By Eric Savitz Solar shares are getting hammered today as the sector continues to factor in the impact on financial results of weakness in the Euro. Wells Fargo analyst Sam Dubinksy noted in a research report this morning that most solar vendors generate the majority of sales in Euros, with costs denominated in dollars or renminbi. A weaker Euro, he notes, results in weaker pricing and margins for the solar manufacturers.
Barclays Capital analyst Vishal Shah writes today that the high cost burden of solar subsidy costs remains “too large to ignore” for many European nations; he sees risks to the existing solar subsidy structures in Italy, Spain the Czech Republic and other countries. Shah also sees risks of a slowdown in 2011 demand if the Euro/dollar exchange rate drops to 1.20 and if Chinese companies can’t lower prices in Euro terms.
Update: Also pressuring solar shares are today’s big drop in crude oil prices; crude has dropped under $70 for the first time since December.
Who cares that SPWRA hedge best or worest!!! If you agree that Europe is in trouble then solar can not get government incentives anymore. It is simple that they can not sell more and stock will keep dropping!!!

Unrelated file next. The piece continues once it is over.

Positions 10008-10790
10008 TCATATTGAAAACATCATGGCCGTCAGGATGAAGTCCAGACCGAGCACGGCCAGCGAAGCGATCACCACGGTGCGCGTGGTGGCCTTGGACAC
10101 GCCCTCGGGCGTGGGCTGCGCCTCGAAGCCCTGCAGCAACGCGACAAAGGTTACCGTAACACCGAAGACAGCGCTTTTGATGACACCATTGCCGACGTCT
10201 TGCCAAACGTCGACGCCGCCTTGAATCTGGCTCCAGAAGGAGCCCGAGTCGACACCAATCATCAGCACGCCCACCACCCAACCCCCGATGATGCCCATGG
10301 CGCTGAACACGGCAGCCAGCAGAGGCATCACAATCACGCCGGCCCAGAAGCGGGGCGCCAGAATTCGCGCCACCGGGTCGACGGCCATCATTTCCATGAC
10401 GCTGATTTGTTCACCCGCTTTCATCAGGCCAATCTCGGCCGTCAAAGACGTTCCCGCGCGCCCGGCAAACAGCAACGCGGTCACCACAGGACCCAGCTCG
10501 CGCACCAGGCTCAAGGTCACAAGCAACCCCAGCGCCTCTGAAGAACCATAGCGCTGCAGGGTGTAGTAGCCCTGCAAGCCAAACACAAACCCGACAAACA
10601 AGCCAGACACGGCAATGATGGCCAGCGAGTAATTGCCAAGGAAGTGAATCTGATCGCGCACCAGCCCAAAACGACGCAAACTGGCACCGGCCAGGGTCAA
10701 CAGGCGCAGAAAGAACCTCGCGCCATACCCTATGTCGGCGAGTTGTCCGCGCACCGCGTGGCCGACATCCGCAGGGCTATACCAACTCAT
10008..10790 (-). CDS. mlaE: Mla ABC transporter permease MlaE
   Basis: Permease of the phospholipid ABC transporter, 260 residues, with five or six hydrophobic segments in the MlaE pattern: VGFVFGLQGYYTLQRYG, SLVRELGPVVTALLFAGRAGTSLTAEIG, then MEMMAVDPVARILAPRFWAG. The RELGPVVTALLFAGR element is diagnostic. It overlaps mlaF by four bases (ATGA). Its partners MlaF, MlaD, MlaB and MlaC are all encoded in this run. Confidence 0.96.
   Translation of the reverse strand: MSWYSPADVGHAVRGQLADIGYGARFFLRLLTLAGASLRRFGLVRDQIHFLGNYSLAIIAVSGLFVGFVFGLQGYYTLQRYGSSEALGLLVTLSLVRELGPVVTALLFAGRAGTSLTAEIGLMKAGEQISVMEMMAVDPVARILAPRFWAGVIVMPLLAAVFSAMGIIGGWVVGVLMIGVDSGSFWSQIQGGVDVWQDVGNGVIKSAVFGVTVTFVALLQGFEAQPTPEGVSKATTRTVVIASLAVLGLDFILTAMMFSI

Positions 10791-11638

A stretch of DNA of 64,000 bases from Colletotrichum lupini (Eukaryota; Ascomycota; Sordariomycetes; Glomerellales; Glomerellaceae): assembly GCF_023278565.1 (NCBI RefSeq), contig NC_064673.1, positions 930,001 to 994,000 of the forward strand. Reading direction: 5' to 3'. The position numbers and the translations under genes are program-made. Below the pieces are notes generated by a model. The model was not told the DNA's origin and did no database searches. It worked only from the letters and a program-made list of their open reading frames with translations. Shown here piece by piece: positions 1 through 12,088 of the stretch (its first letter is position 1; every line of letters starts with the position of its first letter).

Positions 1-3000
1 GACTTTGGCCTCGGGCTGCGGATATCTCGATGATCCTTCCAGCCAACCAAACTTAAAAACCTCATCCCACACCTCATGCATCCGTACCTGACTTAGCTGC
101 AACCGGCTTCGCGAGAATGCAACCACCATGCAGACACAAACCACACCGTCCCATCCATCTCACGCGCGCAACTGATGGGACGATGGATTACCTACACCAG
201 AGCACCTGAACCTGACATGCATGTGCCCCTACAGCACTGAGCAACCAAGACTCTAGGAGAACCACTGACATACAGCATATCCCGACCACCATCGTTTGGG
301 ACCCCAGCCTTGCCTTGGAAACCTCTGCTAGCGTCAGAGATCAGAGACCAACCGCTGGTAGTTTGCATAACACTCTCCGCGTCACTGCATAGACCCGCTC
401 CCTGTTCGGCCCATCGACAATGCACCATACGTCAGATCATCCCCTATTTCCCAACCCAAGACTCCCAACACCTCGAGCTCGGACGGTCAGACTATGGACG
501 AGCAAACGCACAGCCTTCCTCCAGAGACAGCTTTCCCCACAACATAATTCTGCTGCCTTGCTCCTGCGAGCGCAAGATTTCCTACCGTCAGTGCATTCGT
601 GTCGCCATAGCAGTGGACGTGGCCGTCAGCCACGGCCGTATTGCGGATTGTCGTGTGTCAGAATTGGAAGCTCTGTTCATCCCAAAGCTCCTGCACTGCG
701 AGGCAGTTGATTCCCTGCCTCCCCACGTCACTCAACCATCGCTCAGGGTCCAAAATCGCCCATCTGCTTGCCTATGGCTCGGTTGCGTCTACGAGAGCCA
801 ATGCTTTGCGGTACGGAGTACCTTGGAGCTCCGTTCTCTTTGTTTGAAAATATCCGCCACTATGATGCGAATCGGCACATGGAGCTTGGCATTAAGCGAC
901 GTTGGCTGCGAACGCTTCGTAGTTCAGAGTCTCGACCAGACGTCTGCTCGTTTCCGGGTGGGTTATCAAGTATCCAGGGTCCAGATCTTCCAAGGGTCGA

Why do you make the assumption that EU austerity programs (cost cutting to annual budget spends) will include them hauling in all incentive programs for solar capital spend support ?
Alternative energy is a means by which the EU has determined will cost them overall LESS dollars in the future
Isn't 10% to 15% target figures being thrown out from North America to China to the EU with regard to minimum levels of alternative energy generation ?
Do you assume a complete abandonment to these incentive programs ?
Global governments are looking to new technology (anywhere) in an effort to identify opportunities where new job creations could be stirred up ..... alternative energy has been identified in the US for its ability to create new jobs in a new future in support of ethanol production, solar and wind energies, nuclear, etc.
Aren't you projecting a 'sky is falling' approach ?
What actual cost to the EU budgets is a result of support of solar ? There is a payback to those government incentive spends compared to other budget spends which may have far less offsetting paybacks